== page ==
Mice are mostly crepuscular or nocturnal; they are averse to bright lights. The average sleep time of a captive house mouse is reported to be 12.5 hours per day. They live in a wide variety of hidden places near food sources, and construct nests from various soft materials. Mice are territorial, and one dominant male usually lives together with several females and young. Dominant males respect each other’s territories and normally enter another’s territory only if it is vacant. If two or more males are housed together in a cage, they often become aggressive unless they have been raised together from birth.
House mice primarily feed on plant matter, but are omnivorous.They eat their own faeces to acquire nutrients produced by bacteria in their intestines.] House mice, like most other rodents, do not vomit.
Mice are generally afraid of rats which often kill and eat them, a behavior known as muricide. Despite this, free-living populations of rats and mice do exist together in forest areas in New Zealand, North America, and elsewhere. House mice are generally poor competitors and in most areas cannot survive away from human settlements in areas where other small mammals, such as wood mice, are present. However, in some areas (such as Australia), mice are able to coexist with other small rodent species
The social behaviour of the house mouse is not rigidly fixed into species-specific patterns but is instead adaptable to the environmental conditions, such as the availability of food and space. This adaptability allows house mice to inhabit diverse areas ranging from sandy dunes to apartment buildings.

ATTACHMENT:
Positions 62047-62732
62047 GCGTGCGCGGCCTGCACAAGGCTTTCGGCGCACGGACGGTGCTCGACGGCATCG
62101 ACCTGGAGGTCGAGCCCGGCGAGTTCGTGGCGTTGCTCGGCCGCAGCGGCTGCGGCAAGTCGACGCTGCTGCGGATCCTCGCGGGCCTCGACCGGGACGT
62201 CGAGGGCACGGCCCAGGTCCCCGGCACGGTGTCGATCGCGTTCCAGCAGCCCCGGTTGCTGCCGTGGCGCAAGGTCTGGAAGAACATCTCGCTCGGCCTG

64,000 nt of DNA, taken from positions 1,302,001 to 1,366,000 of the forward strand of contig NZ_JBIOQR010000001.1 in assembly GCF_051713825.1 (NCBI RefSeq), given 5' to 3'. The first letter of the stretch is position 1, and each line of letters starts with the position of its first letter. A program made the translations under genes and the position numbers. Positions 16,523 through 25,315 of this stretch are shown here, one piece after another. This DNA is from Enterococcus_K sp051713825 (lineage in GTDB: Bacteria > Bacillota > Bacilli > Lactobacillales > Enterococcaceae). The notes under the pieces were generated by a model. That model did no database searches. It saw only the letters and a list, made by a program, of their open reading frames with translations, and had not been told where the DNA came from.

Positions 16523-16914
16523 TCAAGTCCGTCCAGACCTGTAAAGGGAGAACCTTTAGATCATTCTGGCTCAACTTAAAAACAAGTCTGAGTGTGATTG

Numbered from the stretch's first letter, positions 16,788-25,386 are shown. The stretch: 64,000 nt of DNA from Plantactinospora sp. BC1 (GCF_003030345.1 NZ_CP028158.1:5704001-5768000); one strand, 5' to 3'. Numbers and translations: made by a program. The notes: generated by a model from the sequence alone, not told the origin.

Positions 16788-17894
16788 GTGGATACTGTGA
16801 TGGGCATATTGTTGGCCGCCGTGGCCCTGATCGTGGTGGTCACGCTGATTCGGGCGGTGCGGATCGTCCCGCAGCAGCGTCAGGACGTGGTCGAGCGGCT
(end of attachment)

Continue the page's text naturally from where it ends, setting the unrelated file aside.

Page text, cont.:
House mice have two forms of social behaviour, the expression of which depends on the environmental context. House mice in buildings and other urbanized areas with close proximity to humans are known as commensal.] Commensal mice populations often have an excessive food source resulting in high population densities and small home ranges. This causes a switch from territorial behaviour to a hierarchy of individuals. When populations have an excess of food, there is less female-female aggression, which usually occurs to gain access to food or to prevent infanticide. Male-male aggression occurs in commensal populations, mainly to defend female mates and protect a small territory.The high level of male-male aggression, with a low female-female aggression level is common in polygamous populations The social unit of commensal house mouse populations generally consists of one male and two or more females, usually related. These groups breed cooperatively, with the females communally nursing. This cooperative breeding and rearing by related females helps increase reproductive success. When no related females are present, breeding groups can form from non-related females.